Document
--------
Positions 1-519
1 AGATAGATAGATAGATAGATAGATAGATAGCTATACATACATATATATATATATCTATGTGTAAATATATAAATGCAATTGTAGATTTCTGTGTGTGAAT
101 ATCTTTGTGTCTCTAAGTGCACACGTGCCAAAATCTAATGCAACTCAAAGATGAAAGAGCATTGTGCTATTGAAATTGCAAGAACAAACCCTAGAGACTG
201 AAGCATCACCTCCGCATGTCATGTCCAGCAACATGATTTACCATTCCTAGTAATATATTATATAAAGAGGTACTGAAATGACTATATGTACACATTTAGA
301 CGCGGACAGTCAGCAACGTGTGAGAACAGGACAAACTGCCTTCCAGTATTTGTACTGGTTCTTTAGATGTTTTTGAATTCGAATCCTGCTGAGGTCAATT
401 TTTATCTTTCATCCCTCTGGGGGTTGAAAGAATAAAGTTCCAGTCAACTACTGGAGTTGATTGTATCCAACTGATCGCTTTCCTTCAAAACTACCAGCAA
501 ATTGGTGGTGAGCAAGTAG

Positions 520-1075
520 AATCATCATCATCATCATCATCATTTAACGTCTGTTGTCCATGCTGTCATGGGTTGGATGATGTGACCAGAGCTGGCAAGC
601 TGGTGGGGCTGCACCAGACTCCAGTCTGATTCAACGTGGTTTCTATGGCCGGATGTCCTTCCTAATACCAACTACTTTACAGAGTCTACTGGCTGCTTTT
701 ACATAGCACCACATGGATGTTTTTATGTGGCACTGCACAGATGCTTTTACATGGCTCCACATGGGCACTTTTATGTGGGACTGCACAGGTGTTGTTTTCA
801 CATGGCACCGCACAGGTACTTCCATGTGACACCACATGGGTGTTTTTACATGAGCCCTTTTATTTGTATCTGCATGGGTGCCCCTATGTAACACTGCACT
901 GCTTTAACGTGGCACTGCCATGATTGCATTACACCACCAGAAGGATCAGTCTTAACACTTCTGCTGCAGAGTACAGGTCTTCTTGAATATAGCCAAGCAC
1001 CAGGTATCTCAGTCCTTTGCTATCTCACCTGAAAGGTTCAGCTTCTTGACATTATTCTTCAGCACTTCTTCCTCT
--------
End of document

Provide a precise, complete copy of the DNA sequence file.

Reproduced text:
Positions 1-519
1 AGATAGATAGATAGATAGATAGATAGATAGCTATACATACATATATATATATATCTATGTGTAAATATATAAATGCAATTGTAGATTTCTGTGTGTGAAT
101 ATCTTTGTGTCTCTAAGTGCACACGTGCCAAAATCTAATGCAACTCAAAGATGAAAGAGCATTGTGCTATTGAAATTGCAAGAACAAACCCTAGAGACTG
201 AAGCATCACCTCCGCATGTCATGTCCAGCAACATGATTTACCATTCCTAGTAATATATTATATAAAGAGGTACTGAAATGACTATATGTACACATTTAGA
301 CGCGGACAGTCAGCAACGTGTGAGAACAGGACAAACTGCCTTCCAGTATTTGTACTGGTTCTTTAGATGTTTTTGAATTCGAATCCTGCTGAGGTCAATT
401 TTTATCTTTCATCCCTCTGGGGGTTGAAAGAATAAAGTTCCAGTCAACTACTGGAGTTGATTGTATCCAACTGATCGCTTTCCTTCAAAACTACCAGCAA
501 ATTGGTGGTGAGCAAGTAG

Positions 520-1075
520 AATCATCATCATCATCATCATCATTTAACGTCTGTTGTCCATGCTGTCATGGGTTGGATGATGTGACCAGAGCTGGCAAGC
601 TGGTGGGGCTGCACCAGACTCCAGTCTGATTCAACGTGGTTTCTATGGCCGGATGTCCTTCCTAATACCAACTACTTTACAGAGTCTACTGGCTGCTTTT
701 ACATAGCACCACATGGATGTTTTTATGTGGCACTGCACAGATGCTTTTACATGGCTCCACATGGGCACTTTTATGTGGGACTGCACAGGTGTTGTTTTCA
801 CATGGCACCGCACAGGTACTTCCATGTGACACCACATGGGTGTTTTTACATGAGCCCTTTTATTTGTATCTGCATGGGTGCCCCTATGTAACACTGCACT
901 GCTTTAACGTGGCACTGCCATGATTGCATTACACCACCAGAAGGATCAGTCTTAACACTTCTGCTGCAGAGTACAGGTCTTCTTGAATATAGCCAAGCAC
1001 CAGGTATCTCAGTCCTTTGCTATCTCACCTGAAAGGTTCAGCTTCTTGACATTATTCTTCAGCACTTCTTCCTCT